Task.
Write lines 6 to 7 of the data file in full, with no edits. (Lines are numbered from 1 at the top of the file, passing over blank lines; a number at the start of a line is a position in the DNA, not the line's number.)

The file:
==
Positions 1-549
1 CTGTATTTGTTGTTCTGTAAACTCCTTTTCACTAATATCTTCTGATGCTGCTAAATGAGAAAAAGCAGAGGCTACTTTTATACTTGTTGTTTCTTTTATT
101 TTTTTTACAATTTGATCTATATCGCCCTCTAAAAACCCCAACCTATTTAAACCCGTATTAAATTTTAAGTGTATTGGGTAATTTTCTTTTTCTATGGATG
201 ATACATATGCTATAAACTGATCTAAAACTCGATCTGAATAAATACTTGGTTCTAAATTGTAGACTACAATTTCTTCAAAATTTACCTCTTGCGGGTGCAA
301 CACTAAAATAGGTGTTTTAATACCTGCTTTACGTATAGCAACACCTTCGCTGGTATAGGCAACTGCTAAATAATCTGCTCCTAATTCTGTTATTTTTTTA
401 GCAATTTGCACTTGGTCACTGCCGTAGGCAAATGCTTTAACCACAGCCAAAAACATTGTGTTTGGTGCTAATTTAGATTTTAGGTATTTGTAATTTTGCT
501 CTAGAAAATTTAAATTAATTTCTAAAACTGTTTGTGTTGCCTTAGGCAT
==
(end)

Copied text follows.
401 GCAATTTGCACTTGGTCACTGCCGTAGGCAAATGCTTTAACCACAGCCAAAAACATTGTGTTTGGTGCTAATTTAGATTTTAGGTATTTGTAATTTTGCT
501 CTAGAAAATTTAAATTAATTTCTAAAACTGTTTGTGTTGCCTTAGGCAT